Since I’ve come aboard GCFSB.com, I’ve really wanted to write up an Audi Coupe GT. In fact, long before I started writing for the blog, I wanted people to appreciate these cars more. Perhaps it’s because I’ve owned a long string of Coupes, or perhaps it’s because not many people even know what they are. I missed the white 87 Special Build Paul wrote up later in the month. I found this particularly disappointing since I love the Alpine White Coupe GTs, especially the CE 1986 and SB 1987.5 with their color matched trim. Still, I always keep my eye out for another, so I was greatly excited to see a clean Tornado Red 1985 pop up on eBay – only to see that Paul had grabbed that one too! Not dissuaded, I challenged him to a “Coupe-off” and found another white 1987 Coupe GT Special Build on eBay. Now, I’ve owned two Oceanic Blue coupes (85 and 86), a 85 Zermatt Silver, a 86 Tornado Red one, and my current Black 1986 GT, but I’ve still always wanted one of the triple Alpine White models, and even more so one of the last of the run, a Special Build 1987:
Model: Coupe GT “Special Build”
Engine: 2.3 liter inline-5
Transmission: 5-speed manual
Mileage: 200,720 mi
Price: Reserve auction, $2,000 opening bid
CLICK FOR DETAILS: 1987 Audi Coupe GT Special Build on eBay
This is a survivor, pretty much original except for front, adjustable coil over springs with shocks and the Momo steering wheel but the original parts also come with. Runs great and looks distinctive! Of 1,600 Special Build editions built, about 850 were imported to the USA. They use some of the heavier 5000 drive train pieces like the inner CV joint and transmission. This is the successsor to the famous ralley cars that ran all wheel drive with a turbo 2.2 engine. Advantage here is much more reliable and economical. (You don’t really intend to ralley, do you?) The GT Coupes were voted among the best handeling cars of their time and still do pretty well with modern tires. Original Ronal 14″ wheels white powder coat makes them easy to keep clean.
The Special Build came in 3 colors with the trim including the spoiler and wheels matching body color; white, black and red. They have a heavy duty 5 speed transaxle, four wheel disc brakes, digital dash which incorporates a computer read out of mileage, range, etc. The 5 cylinder 2.3 ltr. NG high compression engine has multi-port electronic fuel injection and a larger throttle body that gives 130 H.P. from the factory. Audi started using this in the new of the lines in 1988. I regularly get 26 +mpg on the highway, but I tend to drive a little fast.
New are the battery and starter. The tires have less than 1000 miles on them and are performance 195x60x14″ BFG G Force Super Speed.tires. I installed new front wheel bearings and strut bearigns when I converted to the coil over front shocks a couple of years ago, so they are virtually new, too.
No obvious rust, dents or scratches; although he car is 25 years old and has been used so there are a few very minor chips and things. Original paint still shines. I had the front of the hood repaired to remove rust on teh front edge 3 years ago. Seats are fine, clean and with little apparent wear. Dash is not cracked. All instruments and controls work except for the right side window, the malfunction is in the counsel switch, I think. Check out Forutitude website for more information.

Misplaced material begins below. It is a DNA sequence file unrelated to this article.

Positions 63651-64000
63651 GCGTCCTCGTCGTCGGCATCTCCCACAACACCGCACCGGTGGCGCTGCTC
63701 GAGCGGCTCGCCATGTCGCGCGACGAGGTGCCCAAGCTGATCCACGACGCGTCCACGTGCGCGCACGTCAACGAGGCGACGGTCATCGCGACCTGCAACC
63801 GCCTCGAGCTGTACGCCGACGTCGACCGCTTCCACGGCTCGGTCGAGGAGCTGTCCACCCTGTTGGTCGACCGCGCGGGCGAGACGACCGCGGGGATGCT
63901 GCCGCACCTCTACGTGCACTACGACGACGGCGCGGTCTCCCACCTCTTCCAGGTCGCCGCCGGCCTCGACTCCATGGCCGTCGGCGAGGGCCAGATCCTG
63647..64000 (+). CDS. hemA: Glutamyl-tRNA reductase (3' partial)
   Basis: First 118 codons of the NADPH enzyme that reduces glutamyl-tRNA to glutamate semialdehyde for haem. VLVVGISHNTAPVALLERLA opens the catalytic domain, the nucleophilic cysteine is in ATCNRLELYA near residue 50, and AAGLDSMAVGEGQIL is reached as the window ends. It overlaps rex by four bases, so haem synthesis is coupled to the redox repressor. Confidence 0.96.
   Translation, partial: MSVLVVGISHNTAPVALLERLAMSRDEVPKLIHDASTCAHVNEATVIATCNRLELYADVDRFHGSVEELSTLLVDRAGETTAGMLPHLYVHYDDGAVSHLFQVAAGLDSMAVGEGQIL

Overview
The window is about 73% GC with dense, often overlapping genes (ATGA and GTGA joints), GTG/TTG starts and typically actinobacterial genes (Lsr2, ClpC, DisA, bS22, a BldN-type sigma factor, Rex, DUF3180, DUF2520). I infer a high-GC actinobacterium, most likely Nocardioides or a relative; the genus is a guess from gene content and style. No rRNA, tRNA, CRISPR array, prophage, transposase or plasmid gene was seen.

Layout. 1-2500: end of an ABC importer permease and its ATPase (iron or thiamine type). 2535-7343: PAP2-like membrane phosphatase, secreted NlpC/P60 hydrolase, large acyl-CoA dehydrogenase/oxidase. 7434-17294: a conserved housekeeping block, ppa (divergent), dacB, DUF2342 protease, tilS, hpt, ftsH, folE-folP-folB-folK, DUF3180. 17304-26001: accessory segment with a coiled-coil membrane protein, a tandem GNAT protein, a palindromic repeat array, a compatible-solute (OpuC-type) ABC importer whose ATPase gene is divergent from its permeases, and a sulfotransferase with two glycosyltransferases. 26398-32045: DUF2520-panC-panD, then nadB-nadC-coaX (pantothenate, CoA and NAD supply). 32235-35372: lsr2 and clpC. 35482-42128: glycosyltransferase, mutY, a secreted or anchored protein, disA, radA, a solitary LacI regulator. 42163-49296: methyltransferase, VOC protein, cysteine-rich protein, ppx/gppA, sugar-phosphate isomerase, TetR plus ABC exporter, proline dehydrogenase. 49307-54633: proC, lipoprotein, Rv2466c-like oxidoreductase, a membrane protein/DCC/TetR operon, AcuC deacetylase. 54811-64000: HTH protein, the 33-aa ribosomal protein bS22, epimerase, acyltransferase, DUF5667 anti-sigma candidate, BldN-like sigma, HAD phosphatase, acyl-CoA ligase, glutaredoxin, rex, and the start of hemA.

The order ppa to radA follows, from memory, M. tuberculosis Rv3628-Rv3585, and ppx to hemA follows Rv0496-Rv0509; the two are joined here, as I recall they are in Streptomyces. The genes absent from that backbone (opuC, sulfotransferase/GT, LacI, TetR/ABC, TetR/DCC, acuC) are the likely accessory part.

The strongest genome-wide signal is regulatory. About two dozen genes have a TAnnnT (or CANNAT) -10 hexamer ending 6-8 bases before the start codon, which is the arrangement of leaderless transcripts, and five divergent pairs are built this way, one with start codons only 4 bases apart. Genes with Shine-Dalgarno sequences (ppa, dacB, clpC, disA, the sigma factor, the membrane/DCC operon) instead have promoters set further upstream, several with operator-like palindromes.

I’ll be honest – I think I’m over telling everyone what a great car the Coupe GT is. I’m tired of dragging out the old magazine reviews where it was one of the ten best cars and proclaimed the best handling GT car. I’m tired of telling people that it’s an affordable classic. I’m through explaining why a stock Coupe GT will beat a stock U.S. spec Quattro around a track without four wheel drive or a turbo. I’m not even sure why I’ve defended Audi’s honor, considering they barely acknowledge this car existed. From now on, I’m going to agree with all of the typical Audi commenters, so let me sum this up in a few sentences.
“It’s got 200,000 miles. Who would buy a car with 200,000 miles? It’s sure to break before you even buy it, and then repeatedly every time you look at it. All Audis are horrible. It will cost you the best part of a million dollars to own this car for anything more than a month. It’s sure to rust away to nothing by the end of the week. A good friend of mine once owned an Audi, and after it raped him and killed most of his family, it stole his identity and charged up a storm in Eastern Europe. This car would be great with a quattro conversion. What, no turbo? The RS4 is the only Audi worth looking at.”
Okay, now that I’ve gotten that out of my system, about this car. It’s one of the rarest of the Audi Coupe GTs. The 87 Special Build cars are indeed special and were the highest performance version of the car, and it’s more than capable of holding it’s own against most of its contemporaries. It appears to be in great shape and cared for, minus the one poorly placed political sticker that may be hiding something. I’ve owned enough of these to know the window “switch” issue could be diagnosed quickly – pop out the ashtray, wiggle the switches out of place and swap the switches to find out if it’s the harder to replace regulator, or perhaps the wires broke in the door. Otherwise, it looks like this car is ready to be a fun driver. I bought my current car with 192,000 miles on it 15 years ago, and it’s still running strong. Although there is little dealer and manufacturer support, there is an avid community to back these cars up and keep them running. Parts are reasonably cheap, they look good, get respectable mileage, and are fun to drive. But please, keep thinking they’re horrible and don’t buy them up, because I’ve seen what happened to the E30, and I’d like to be able to afford one of these Special Builds one day.